Take ture. He was under the care of two him as a whole, he would not make tutors to be instructed in English, a bad John Bull of the middling but as he has nothing more to do kind. The royal regalings at his with their majesties Rheo Rhio and court are upon dogs; but have not and Kamchameha, than being from heard of his having eaten up any some island of the same vast ocean, English dogs.

he is only mentioned here as a like Queen Kamchameha is a strapping outlandish curiosity now among us. dame, well nigh as tall as King Rheo-also well nigh as muscular,

MR. OXBERRY. and rather older. She evinces all the Tuis clever performer died sudpeculiarities which any one may sup; denly on Wednesday, at the age of pose distinguish the thorough-bred about forty. He was the son of a Sandwicher : but no marks of tat respectable tradesman in the parish of tooing appear on their faces, which St. Luke's, and originally intended was, according to all accounts, as ne for an artist, having been placed uncessary a distinction as circumcising der the care of Mr. Stubbs, with that is among the Jews. It is possible, ohject in view. Tiring of this proif we were to behold them denudated, fession, he was afterwards for two or as they sit upon their native thrones, three years in the house of Mr. inany of these national marks might Ribeau, a printer and bookseller, in appear on their bodies and linbs. Blandford Street; and while there, They may be said to have been quite commenced operations as an actor, denaturalized by being dressed up at a private theatre in Queen Ann in English clothes, and thus made Street. His first part was Hassan, not worth seeing; whereas, bad they in the Castle Spectre. He after

MISS CRACHAMI. SIGNOR MAGLIABECHI.

155

wards joined another company in intellectual attributes of perfect huBerwick Street, where he played manity. It staggered the inquiring David, in the Rivals, so little to the mind to contemplate her; and one satisfaction of his associates that he could not help revolving the strange was displaced. To shame them, he doubts which arose. Is there here resolved on a public appearance, and in this pigmy production of nature, chose the village of Edgeware for the which we can merely say belongs to experiment. Still success did not the highest order of creation, reattend him; but his perseverance sponsibility of action, principle, soul, obtained an engagement from the and immortality? The party in whose Southend Manager, then performing charge she was, were attentive to at Watford. With him he was cast her; and we only regret that the into Antonio's (Merchant of Venice), exhibition was not made less conGlenalvon's (Douglas), and similar stant and fatiguing for so delicate and parts; till accident threw him into fragile a creature. the line which nature and his bent of mind had intended him. Instead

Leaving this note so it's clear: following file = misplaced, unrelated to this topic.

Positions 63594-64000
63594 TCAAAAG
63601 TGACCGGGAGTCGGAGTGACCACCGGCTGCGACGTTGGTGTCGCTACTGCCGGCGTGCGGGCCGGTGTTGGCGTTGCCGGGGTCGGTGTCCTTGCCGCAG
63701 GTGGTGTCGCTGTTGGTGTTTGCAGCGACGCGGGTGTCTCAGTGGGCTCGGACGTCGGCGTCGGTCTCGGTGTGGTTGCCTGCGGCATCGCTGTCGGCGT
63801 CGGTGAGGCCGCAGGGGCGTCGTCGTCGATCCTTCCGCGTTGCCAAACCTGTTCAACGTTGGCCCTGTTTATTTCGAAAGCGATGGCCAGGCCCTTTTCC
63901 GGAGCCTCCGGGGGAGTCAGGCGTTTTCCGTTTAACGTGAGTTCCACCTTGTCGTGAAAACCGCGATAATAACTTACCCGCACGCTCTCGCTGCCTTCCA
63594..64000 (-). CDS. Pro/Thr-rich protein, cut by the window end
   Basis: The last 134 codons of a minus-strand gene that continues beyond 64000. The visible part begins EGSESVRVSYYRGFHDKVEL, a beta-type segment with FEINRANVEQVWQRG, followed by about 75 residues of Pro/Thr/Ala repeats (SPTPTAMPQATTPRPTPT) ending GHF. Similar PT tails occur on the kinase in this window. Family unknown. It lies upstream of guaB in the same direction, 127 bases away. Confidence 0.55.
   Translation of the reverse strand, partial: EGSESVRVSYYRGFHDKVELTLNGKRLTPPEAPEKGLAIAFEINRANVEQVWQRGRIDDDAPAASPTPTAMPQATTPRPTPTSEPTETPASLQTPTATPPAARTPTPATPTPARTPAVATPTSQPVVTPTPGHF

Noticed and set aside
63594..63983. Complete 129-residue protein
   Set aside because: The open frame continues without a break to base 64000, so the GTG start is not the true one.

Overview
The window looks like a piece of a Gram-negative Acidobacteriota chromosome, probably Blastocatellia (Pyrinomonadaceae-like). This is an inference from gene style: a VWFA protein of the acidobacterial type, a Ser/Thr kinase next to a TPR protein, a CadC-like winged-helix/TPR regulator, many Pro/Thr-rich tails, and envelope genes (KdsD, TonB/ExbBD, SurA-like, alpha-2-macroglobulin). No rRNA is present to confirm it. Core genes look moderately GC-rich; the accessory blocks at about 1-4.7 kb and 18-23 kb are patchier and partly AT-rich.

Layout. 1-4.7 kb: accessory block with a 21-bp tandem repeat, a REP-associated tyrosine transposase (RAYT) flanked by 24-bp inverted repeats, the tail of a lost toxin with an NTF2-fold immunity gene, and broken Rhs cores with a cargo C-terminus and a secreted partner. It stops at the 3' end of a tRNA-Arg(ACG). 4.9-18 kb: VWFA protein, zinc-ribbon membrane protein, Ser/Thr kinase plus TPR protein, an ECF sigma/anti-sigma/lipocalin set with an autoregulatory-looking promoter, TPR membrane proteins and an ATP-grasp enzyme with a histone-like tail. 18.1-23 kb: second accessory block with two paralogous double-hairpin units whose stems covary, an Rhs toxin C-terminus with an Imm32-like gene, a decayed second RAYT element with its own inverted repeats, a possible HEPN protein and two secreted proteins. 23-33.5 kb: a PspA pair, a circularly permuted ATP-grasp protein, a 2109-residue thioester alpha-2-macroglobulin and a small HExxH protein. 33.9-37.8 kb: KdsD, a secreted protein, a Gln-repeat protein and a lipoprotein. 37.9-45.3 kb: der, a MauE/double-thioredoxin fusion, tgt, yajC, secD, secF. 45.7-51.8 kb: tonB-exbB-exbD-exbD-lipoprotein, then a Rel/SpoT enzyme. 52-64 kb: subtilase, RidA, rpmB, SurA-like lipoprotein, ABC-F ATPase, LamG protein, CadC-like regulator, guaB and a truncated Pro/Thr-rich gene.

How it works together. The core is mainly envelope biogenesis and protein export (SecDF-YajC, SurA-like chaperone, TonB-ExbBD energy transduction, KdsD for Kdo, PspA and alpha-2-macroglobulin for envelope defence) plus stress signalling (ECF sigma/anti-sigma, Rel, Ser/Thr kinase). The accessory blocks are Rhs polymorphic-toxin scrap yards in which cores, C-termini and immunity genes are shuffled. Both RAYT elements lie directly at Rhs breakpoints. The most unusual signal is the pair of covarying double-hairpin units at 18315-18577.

ANECDOTE. of Peregrine in John Bull, he was SIGNOR MAGLIABECHI, a Florenput, on an emergency, into Dan; and tine of the seventeenth century, was though he did afterwards try Rich of low origin, but raised himself by ard III. and such matters, he at his extensive learning and astonishlength attracted the notice of Mr.

ing memory. It is said, that there Siddons, and settled into his forte, was a trial made of the force of his low comedy. Iu November 1807, he

memory. A gentleman at Florence, made his debut at Covent Garden who had written a piece which was Theatre; but did not produce a very to be printed, lent the manuscript to favourable impression. At Glasgow Magliabechi; and some time after he was more fortunate, and returned it had been returned with thanks, with greater confidence to London,

came to him again with a melancholy where the Lyceum (under Mr. Ray face, and told him of some invented mond) gave him the opportunities of accident, by which, he said, he had new characters, in which he became lost his manuscript.

The author a decided favourite with the town. seemed almost inconsolable for the Drury Lane, the Haymarket, the

loss of his work, and intreated MaOlympic, and the Surrey, have since

gliabechi, whose character for reenjoyed his exertions. In rustics, membering what he read was already particularly, he displayed much ta

very great, to try to recollect as much lent; but his humour was frequently of it as he possibly could, and write rather coarse.